Kid-friendly ‘Martian’ teaches science
An astronaut is stranded on Mars, nobody knows he’s alive and rescue is four years away, far longer than his food supply will hold out. “Gosh darn it!” he says.
Science teachers are using a profanity-free classroom edition of The Martian to teach physics, astronomy and chemistry, reports Alexandra Alter in the New York Times. It’s the same story with less cursing. (The astronaut doesn’t really say “gosh darn it.”)
To survive on Mars, astronaut Mark Watney must “solve a series of complex problems, using his knowledge of physics, chemistry, astronomy and math,” writes Alter.
At Synergy Quantum Academy, a public charter high school in South Los Angeles, students are conducting experiments based on the novel. In physics class, students will build miniature solar-powered cars, and during astronomy next month, they will try to grow potatoes as Watney did, using a chamber modeled on NASA’s Lunar Plant Growth Chamber. Eighth graders at Oak Middle School in Los Alamitos, Calif., are following a yearlong curriculum based on “The Martian,” with lesson plans that use dramatic moments in the narrative to illustrate concepts like Newton’s laws of motion, chemical reactions and spacecraft engineering.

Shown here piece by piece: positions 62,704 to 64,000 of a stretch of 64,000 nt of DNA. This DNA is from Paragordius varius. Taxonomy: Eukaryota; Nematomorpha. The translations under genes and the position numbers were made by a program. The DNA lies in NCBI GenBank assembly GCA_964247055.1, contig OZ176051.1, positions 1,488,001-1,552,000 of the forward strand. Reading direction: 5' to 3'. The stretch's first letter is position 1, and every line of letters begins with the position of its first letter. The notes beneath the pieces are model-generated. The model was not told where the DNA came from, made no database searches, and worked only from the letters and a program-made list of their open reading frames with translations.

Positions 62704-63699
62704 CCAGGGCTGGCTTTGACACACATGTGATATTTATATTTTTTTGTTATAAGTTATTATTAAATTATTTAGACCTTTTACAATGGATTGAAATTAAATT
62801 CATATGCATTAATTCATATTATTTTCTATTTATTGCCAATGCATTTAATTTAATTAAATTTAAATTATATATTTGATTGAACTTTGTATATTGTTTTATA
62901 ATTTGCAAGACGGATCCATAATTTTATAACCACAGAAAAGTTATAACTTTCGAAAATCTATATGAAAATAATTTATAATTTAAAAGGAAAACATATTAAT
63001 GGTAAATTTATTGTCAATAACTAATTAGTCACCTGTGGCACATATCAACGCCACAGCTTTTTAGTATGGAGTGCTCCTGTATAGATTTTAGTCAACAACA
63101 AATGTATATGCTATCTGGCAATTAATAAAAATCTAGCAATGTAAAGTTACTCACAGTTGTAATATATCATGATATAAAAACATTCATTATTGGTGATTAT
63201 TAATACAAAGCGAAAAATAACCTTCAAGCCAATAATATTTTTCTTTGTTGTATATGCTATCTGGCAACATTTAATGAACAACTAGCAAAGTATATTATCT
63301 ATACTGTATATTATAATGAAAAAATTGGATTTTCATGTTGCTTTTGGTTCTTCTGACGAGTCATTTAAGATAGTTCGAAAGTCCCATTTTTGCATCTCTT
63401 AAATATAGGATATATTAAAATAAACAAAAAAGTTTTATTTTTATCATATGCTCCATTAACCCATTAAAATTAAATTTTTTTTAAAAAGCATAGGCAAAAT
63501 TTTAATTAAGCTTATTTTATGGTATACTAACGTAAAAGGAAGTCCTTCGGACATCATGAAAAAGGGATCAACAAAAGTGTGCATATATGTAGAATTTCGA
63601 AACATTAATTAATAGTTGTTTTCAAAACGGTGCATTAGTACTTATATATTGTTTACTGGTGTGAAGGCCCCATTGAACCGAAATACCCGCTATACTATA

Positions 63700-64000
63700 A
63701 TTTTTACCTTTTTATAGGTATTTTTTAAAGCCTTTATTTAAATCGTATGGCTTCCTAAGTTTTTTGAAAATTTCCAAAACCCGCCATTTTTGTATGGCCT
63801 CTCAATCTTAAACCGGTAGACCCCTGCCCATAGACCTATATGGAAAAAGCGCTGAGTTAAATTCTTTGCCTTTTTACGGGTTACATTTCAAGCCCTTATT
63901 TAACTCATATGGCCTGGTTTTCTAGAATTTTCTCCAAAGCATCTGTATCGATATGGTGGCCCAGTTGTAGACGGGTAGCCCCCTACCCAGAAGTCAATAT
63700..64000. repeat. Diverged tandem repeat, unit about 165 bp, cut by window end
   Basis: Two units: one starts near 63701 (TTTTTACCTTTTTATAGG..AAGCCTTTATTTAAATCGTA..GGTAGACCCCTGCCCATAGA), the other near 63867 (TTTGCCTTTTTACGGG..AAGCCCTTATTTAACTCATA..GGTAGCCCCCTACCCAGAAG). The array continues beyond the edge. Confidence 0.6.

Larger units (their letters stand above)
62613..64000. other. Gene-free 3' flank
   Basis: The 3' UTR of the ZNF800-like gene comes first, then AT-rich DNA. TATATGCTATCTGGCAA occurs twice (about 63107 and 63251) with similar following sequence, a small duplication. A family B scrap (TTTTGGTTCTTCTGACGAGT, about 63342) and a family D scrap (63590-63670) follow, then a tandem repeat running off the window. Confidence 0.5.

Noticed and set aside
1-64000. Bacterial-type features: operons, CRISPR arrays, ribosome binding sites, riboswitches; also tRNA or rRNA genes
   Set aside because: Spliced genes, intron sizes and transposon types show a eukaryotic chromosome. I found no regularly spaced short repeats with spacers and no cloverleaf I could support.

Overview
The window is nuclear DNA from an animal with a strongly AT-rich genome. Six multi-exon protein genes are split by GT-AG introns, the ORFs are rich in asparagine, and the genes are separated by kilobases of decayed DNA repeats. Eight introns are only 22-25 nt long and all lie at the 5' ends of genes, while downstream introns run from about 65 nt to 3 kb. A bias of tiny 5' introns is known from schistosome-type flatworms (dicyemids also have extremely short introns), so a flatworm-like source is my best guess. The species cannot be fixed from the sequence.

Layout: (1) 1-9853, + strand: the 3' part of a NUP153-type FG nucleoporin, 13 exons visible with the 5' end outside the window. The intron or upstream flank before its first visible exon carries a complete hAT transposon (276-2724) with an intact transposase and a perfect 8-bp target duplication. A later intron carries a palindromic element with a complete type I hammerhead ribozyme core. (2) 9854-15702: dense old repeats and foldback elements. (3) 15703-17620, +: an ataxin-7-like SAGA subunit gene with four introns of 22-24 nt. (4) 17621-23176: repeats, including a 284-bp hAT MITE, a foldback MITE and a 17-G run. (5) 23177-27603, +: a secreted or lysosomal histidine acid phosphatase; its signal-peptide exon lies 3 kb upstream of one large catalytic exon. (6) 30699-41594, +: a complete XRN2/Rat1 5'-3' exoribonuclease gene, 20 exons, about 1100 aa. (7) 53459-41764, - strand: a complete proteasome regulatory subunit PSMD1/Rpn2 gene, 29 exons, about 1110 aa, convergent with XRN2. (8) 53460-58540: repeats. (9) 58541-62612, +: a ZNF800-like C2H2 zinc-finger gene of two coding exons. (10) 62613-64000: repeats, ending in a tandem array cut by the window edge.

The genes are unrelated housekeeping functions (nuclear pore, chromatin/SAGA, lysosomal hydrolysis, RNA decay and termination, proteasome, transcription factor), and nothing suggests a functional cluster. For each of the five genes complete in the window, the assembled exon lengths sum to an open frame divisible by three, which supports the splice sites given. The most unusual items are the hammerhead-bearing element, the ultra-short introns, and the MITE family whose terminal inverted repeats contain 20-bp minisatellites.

Denise Clemens, who teaches at Northwestern High School in Mellette, S.D., listed some of the questions she asks students:
— Explain the difference between a “sol” and a “day.” — Newton’s laws play a major role in the functioning of life on Mars and our life on Earth. Review by stating Newton’s Three Laws. Give an example of how each of these laws is applied in “The Martian.” — Mark Watney is a botanist and a mechanical engineer. State how both backgrounds have been helpful to him and state which you think is most beneficial to have and why. — Create a flow chart with the mathematical information presented when Watney experiences a leak in his suit (p. 164/165). Validate his math.
Some teachers think cursing makes the stranded astronaut a more credible character.